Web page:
| LOS ANGELES, July 14
LOS ANGELES, July 14 With 104 Emmy nominations
on Thursday, cable TV's HBO again dominated rival networks for
the industry's highest awards, but several nods from
lesser-known networks truly had Hollywood talking.
ReelzChannel, whose focus is showing feature films and
original programs about Hollywood movies, took on a big risk
when it aired controversial TV miniseries "The Kennedys" back
in April, but the move paid off in viewership and Emmy nods.
The network earned 10 of the highly coveted nominations,
where before it hadn't had any, including a nod for best
miniseries or movie and one each for Greg Kinnear and Barry
Pepper in the category of best actor.
After football drama "Friday Night Lights" was punted from
the NBC network, satellite TV operator DirecTV put the show on
its Audience Network for original programs. The satellite
operator's reward: four nods including for the top Emmy, best
TV drama series, and one each for Kyle Chandler as best
dramatic actor and Connie Britton, best dramatic actress.
The Starz network, too, brought in nine Emmy nods for its
shows "Pillars of the Earth," "Spartacus: Gods of the Arena"
The nods underscore a trend in TV that has seen dramas,
which in recent years generally have appealed to more narrowly
targeted audiences, being replaced on network TV by reality and
competition programs that are aimed at broad viewership.
Operations like ReelzChannel or Audience Network with fewer
viewers can take the top-quality dramas and use them to attract
new audiences, which only enhances overall viewership.
"On cable, we are seeing a strong point of view which is
extremely original. Cable TV has a very specific audience. It
is a niche market for the most part," said John Shaffner,
chairman of the Academy of Television Arts and Sciences.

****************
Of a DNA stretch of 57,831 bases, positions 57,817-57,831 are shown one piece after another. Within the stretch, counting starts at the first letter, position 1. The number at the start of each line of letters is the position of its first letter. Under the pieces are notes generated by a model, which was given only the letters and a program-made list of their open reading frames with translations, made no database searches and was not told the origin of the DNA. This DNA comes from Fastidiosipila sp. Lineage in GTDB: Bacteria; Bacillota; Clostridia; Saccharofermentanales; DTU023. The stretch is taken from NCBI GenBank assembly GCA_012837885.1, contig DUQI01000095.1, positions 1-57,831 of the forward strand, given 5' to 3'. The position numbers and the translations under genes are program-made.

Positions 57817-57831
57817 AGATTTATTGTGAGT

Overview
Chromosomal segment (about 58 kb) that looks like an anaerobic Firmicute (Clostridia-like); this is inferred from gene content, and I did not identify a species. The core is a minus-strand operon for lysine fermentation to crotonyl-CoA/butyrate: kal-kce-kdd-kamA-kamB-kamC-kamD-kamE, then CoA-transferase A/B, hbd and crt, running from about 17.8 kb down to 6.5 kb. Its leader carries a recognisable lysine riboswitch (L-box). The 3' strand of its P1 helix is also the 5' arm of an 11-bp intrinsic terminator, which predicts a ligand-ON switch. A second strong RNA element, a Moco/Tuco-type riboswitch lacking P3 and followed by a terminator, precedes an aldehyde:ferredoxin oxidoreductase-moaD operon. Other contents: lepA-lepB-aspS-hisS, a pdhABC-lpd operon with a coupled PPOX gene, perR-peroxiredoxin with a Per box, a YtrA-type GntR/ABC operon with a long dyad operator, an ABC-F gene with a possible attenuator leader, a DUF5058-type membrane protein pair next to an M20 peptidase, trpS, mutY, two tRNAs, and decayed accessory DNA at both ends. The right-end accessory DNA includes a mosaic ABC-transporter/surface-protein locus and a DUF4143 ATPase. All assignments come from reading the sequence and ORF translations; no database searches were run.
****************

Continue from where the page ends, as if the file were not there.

HAIL TO THE CHIEF
Stan E. Hubbard, chief executive of ReelzChannel made the
decision to pick up "The Kennedys" when The History Channel
pulled it from its lineup. The miniseries had drawn fire from
some critics who claimed it painted an unflattering portrait of
slain U.S. President John F. Kennedy and his family.
But with controversy comes publicity, and that often lures
viewers who want to see what all the fuss is about.
"Our daily average ratings have doubled since we announced
'The Kennedys' was coming," Hubbard said. The Emmy nod, he
said, should only bring more attention to the channel, and he
added that the nomination validated the production's quality.
The Audience Network is somewhat different. Because the
channel is owned by subscriber-based DirecTV, its aim is less
about attracting new viewers and more about retaining current
ones, said Patty Ishimoto, general manager of original
entertainment at DirecTV.
Still, she said the move toward original programming and
high-quality dramas -- Audience Network recently picked up the
Glenn Close show "Damages" -- has been a success.
To be sure, the nods for ReelzChannel, Audience Network and
Starz are small by comparison to the likes of mighty HBO with
its flashy, expensive productions such as "Boardwalk Empire"
and "Mildred Pierce" -- Emmy's most-nominated program.
CBS garnered 50 nominations to be the second most-nominated
network. NBC had 46, Fox 42, and ABC 40.
But it was only a few years back that the same things were
being said about cable network AMC, and now it is considered
one of the key stops on TV remote controls for quality drama
after multiple Emmy wins for "Mad Men" and "Breaking Bad."
(Editing by Jill Serjeant)